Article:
Common Threads In Weather Accidents

In my view, there are four basic categories of aviation weather threats: low clouds and reduced visibility; turbulence and low-level wind shear; airframe ice; and thunderstorms (which may contain the three other hazards in one nasty package). When evaluating weather for a planned flight, I look at observations and forecasts with each of these specific hazards in mind: what is are the chances I’ll encounter each threat and how bad will each be? How close to (or beyond) the limitations of the regulations, my capabilities and the airplane’s performance would I be if I attempt the flight?

Air Traffic Awareness

Subscribers Only - Tom Turner’s February 2019 article, “The Big Picture,” highlighted for me that we should find ways to continuously improve the way we operate within the National Airspace System (NAS) and one way I can help—to give back, if you will—is to try explaining to pilots more about what goes on in the towers, Tracons and Centers throughout the U.S. It’s not mysterious or difficult to understand, but it may be different from what you have been told, or told to expect.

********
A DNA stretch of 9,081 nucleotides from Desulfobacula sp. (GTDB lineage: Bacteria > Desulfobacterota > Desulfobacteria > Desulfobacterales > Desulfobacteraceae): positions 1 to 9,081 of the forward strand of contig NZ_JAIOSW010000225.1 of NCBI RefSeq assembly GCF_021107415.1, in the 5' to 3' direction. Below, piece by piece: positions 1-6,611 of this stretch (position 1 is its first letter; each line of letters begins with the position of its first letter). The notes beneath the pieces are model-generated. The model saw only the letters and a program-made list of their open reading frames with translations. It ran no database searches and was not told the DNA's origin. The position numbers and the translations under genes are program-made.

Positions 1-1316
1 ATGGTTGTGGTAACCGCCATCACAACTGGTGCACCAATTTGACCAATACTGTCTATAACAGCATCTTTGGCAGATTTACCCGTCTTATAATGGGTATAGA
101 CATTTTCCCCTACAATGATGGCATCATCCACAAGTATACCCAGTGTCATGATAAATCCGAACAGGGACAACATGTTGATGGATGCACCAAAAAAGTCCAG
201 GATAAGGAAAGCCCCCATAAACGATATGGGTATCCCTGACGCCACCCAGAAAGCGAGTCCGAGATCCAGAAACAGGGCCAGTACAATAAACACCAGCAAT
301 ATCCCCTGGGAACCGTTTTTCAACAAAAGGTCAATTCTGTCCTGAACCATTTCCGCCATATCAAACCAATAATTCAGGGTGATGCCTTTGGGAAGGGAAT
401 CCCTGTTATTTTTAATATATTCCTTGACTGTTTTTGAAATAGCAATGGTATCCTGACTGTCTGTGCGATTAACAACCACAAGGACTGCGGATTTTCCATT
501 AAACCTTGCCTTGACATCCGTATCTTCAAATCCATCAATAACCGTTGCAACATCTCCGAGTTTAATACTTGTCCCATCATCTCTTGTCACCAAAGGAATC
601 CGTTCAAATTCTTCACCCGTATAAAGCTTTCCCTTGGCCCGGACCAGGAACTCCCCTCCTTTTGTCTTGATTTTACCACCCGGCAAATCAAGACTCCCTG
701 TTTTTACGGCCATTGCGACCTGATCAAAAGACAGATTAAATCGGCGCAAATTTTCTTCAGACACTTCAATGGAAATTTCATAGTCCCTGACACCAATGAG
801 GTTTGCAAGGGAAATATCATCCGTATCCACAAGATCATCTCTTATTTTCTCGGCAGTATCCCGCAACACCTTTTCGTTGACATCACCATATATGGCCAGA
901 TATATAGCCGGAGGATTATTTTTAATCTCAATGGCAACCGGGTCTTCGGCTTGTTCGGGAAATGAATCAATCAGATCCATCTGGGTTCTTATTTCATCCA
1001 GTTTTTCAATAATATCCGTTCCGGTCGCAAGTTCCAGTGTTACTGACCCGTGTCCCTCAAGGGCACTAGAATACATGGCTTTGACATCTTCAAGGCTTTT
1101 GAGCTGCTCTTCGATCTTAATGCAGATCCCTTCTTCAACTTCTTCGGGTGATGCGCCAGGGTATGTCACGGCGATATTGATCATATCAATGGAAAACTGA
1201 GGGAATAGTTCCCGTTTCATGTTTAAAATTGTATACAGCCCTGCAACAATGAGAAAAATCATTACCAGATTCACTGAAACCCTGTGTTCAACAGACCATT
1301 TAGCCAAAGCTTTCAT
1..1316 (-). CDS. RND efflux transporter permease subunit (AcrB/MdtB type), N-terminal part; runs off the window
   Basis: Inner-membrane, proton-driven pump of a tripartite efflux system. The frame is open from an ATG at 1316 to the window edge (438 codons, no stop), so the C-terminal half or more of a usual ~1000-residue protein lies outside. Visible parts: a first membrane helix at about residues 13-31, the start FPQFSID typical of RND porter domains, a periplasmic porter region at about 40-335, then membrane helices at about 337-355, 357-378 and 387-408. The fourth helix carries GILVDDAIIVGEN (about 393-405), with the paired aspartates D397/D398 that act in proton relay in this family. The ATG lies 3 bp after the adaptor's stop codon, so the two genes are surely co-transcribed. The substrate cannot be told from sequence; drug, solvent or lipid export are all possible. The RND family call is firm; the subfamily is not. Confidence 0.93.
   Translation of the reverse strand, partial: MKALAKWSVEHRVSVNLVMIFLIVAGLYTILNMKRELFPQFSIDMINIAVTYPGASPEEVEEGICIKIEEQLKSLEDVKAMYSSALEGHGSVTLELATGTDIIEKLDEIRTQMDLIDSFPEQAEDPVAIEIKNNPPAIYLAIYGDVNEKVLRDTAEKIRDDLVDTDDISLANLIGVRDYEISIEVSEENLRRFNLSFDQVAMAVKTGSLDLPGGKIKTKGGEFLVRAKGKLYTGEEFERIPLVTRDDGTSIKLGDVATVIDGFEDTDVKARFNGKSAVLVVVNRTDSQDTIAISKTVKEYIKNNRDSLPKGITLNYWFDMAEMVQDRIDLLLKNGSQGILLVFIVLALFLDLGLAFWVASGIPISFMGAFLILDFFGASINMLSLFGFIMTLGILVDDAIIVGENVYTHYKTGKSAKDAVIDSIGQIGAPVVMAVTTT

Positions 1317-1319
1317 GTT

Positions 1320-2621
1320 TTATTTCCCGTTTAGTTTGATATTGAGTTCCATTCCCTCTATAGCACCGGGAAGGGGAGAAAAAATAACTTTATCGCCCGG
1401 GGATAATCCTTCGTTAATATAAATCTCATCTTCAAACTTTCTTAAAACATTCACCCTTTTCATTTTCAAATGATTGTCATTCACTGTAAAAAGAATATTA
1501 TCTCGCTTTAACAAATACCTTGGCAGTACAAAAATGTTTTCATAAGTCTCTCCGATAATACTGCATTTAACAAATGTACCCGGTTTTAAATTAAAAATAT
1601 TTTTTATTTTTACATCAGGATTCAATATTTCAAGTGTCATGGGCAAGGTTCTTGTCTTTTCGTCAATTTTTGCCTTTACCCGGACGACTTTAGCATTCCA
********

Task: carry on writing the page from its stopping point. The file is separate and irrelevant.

Aircraft Shipments, Billings Up For 2018

Subscribers Only - Last year was a good one for general aviation manufacturers. According to the airframers’ trade association, the General Aviation Manufacturers Association (GAMA), global airplane shipments increased 4.7 percent in 2018, to 2443. Billings—what you and I pay for a new aircraft—increased 1.5 percent, from $20.2 billion to $20.6 billion. Meanwhile, worldwide rotorcraft shipments also rose—by 5.4 percent—from 926 to 976 units. The only disappointment in the year-end was that rotorcraft billings decreased slightly, by 0.7 percent, possibly reflecting growing demand for less-expensive training helicopters.

Single-Stage Go-Around